New Castle News

Marcellus Shale

February 25, 2013

Education Options, Part 2: Current shale boom casts new light on county’s economic future

NEW CASTLE — Welcome to the Industrial Revolution of 2013.

The Marcellus Shale phenomenon has arrived with the promise of jobs and prosperity for an area in dire need of just such a miracle.

Not since steel mill furnaces were blazing more than 50 years ago has Lawrence County’s economic future looked so bright.

Now all that remains is to get ready.

Easier said than done.

Area employers, educators and trainers are paving the way, seeking to inform and prepare job-seekers and students for a new world of opportunities.

Colleen Chamberlain of Nordson Xaloy, a manufacturer of melt delivery components, has been a leading voice in heralding the new age.

Chamberlain said business and community groups are working together to get the word out. “It takes that kind of organization to get things rolling.”

But some fear not all students are getting the whole story.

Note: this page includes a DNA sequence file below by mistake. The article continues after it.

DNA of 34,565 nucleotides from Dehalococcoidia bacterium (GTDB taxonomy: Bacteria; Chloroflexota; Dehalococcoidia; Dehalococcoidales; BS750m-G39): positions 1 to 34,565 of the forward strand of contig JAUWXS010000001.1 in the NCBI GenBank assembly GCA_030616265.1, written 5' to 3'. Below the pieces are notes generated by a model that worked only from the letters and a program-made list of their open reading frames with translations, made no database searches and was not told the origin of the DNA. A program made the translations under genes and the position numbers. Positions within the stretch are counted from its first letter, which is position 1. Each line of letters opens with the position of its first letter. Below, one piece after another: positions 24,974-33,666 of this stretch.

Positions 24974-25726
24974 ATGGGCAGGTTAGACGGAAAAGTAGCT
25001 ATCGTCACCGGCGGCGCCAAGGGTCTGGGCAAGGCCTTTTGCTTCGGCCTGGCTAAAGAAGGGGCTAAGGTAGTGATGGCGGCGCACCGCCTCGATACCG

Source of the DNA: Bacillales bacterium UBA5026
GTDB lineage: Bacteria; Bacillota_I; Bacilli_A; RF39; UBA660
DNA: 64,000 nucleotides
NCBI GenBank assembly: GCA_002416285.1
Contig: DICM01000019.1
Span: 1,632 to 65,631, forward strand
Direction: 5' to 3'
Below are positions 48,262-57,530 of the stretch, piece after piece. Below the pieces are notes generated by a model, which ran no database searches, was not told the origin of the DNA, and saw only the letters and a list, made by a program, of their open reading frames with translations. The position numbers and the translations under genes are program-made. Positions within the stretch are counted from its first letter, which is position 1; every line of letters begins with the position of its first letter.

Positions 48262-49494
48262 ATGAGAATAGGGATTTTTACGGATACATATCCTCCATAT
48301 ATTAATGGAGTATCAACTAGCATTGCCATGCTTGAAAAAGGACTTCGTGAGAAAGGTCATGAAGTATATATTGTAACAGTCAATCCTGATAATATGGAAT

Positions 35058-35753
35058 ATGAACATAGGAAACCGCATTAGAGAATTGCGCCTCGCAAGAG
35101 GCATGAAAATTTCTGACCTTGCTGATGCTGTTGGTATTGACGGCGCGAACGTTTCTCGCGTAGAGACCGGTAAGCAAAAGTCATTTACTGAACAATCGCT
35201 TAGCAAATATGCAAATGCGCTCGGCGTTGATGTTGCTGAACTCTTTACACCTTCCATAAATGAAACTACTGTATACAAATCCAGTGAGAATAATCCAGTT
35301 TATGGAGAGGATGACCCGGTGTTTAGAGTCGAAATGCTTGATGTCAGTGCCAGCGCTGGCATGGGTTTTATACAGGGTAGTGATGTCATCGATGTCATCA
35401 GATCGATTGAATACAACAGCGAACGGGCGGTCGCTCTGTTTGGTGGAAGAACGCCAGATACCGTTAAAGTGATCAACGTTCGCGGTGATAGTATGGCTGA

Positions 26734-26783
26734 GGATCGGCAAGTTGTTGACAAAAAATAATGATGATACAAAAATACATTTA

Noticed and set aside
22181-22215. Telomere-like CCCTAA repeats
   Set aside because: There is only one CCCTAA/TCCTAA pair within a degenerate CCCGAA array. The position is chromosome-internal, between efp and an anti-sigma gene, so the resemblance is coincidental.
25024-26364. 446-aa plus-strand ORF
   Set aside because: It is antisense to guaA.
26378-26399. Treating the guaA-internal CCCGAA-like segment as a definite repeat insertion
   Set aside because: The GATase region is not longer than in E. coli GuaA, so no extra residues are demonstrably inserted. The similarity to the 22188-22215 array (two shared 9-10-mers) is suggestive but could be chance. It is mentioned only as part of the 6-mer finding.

“They’re not getting the information probably because their parents and teachers aren’t fully aware either,” Chamberlain said. “We want to make sure parents know what’s available to their kids.”

CHANGING TIMES

Marcellus Shale changed not only the landscape, but also the conventional thinking about one’s future.

“We’re in the middle of this boom, but we’re not sure what to do about it,” Chamberlain said. “Manufacturing has not gone away. We have a significant number of manufacturers in Lawrence County and the population is here to supply them.”

“There are plenty of good jobs with health benefits and good pay.”

Chamberlain said high school students must be prepared for those jobs now.

“Schools need to know there are manufacturers in our back yard,” she said. “If they don’t know that, students won’t know it either.”

Chamberlain said a certain skillset is required.

“If we, as a community, aren’t ready for it and don’t have the trained personnel to fill those positions, employers would have to bring people here from other areas.”

Today’s college graduates often enter the work force with a large debt.

“You can spend $100,000 on a liberal arts degree, but that doesn’t guarantee a high-paying job,” Chamberlain said. “And college is not for everyone.”

In addition to making a good salary, Chamberlain said, there are other benefits to the emerging jobs. She said some employers, including Nordson Xaloy, will provide their workers an opportunity for more education at a reduced cost.

“We help pay for classes that relates to their jobs.”

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Marcellus Shale
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